For starters, technical communicators are titled Content and Community Lead at my workplace, which implies that “conventional technical communication” forms only a fraction of our work responsibilities. The organization itself is called Community Help and Learning (CHL). Community Help is the guiding philosophy that documentation should be a curated body of content that leverages user community-created content just as seriously as it leverages conventional technical communication. As an organization, we are pretty focused on tracking how users are searching for and “consuming” the information that we create. Based on search and content-consumption patterns, we decide if a particular article in the documentation is “doing fine” or needs further improvement. This analytical engagement also empowers us to quickly identify the top issues that our customers are facing and drive those issues to closure.

Another core tenet of our organizational culture is multiplexing. While all content leads have their primary product assignments, most of us also work on additional projects and initiatives. We divide our time amongst these projects, constantly reworking our priorities. While that may sound like an awfully busy schedule to an outsider, most of us here would not have it any other way!

Here are some of the ground-level tasks I end up performing every week:

Meet colleagues: I engage regularly with my counterparts in the product engineering, customer service, and business intelligence roles. The discussions with the product engineering teams are largely centred on new features/enhancements and how to best create user assistance content around them. Discussions with the customer support organization, on the other hand, give me insight into the top issues that may require me to create troubleshooting/best practices articles or optimise already-published content. All of these interactions translate into a number of meetings through the week that we keep short and focused.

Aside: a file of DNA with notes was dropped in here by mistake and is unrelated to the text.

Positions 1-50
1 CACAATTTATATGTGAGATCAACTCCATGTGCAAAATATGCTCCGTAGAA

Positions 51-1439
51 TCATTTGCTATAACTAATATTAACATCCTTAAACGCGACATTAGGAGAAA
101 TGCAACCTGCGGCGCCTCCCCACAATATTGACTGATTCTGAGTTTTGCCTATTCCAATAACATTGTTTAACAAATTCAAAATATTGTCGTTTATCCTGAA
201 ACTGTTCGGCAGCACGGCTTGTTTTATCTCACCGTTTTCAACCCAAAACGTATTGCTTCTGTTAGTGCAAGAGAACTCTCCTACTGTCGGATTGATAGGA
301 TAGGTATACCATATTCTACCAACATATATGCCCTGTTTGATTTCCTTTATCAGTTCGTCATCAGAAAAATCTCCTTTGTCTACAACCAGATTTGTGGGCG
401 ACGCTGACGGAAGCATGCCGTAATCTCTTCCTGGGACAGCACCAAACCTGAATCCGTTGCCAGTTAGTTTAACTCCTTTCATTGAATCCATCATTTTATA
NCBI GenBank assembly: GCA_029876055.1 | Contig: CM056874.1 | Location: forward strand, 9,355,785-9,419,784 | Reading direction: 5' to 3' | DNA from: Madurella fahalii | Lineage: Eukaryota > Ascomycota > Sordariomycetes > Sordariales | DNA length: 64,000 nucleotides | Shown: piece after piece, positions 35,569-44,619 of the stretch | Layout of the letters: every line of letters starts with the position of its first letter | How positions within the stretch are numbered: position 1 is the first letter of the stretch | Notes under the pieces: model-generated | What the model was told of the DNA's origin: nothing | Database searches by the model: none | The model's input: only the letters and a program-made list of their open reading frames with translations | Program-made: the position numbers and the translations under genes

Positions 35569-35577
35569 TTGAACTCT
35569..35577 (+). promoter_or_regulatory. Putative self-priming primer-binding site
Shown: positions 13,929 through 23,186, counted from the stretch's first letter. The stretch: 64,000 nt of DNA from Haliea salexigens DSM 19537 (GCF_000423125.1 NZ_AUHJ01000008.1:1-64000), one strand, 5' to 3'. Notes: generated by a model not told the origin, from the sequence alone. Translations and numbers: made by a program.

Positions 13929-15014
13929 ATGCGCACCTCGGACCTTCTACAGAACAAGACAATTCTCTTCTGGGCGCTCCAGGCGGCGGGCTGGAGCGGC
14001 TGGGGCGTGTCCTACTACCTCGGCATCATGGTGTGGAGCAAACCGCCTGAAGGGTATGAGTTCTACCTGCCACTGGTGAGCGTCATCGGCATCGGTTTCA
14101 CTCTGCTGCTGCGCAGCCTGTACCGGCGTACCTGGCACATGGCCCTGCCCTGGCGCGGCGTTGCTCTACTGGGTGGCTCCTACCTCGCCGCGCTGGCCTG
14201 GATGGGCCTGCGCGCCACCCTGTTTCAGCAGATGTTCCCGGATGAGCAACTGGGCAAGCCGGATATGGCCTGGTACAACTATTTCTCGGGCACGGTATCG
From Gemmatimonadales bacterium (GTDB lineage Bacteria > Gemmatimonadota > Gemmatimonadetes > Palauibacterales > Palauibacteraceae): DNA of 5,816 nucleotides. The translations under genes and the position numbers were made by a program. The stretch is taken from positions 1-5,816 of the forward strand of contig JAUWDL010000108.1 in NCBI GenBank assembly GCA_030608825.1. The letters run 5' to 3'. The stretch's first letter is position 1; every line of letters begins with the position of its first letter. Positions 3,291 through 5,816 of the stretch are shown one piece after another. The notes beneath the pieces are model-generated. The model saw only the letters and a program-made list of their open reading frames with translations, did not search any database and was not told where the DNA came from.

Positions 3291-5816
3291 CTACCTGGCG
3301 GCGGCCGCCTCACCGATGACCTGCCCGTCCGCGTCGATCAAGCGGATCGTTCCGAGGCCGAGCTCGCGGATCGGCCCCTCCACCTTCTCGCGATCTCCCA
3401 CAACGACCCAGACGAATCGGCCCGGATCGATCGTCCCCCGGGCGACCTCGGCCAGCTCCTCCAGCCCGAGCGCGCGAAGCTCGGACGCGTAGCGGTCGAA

Also, since most of Adobe products are developed in an agile model, I attend a lot of product scrum meetings in addition to the CHL-level “stand up” scrum meetings every day.

Author content: For much of my working week, I plan and author content deliverables. When I author content, I strive to identify opportunities to represent concepts/procedures as graphics or instructional videos. Infographics, in particular, are an area of interest for me. Doc reviews happen in Adobe Acrobat and I work with the CHL production team to push documents live once they’re ready. Unlike the traditional doc-publishing model aligned with product milestones, we post and update content around the year.

Amplify content: I blog pretty regularly and engage users through social networks/other channels throughout the week. At one level, this engagement helps me drive customers to high-impact content. It also lets me lend a willing ear to customer issues and work with product engineering to address them.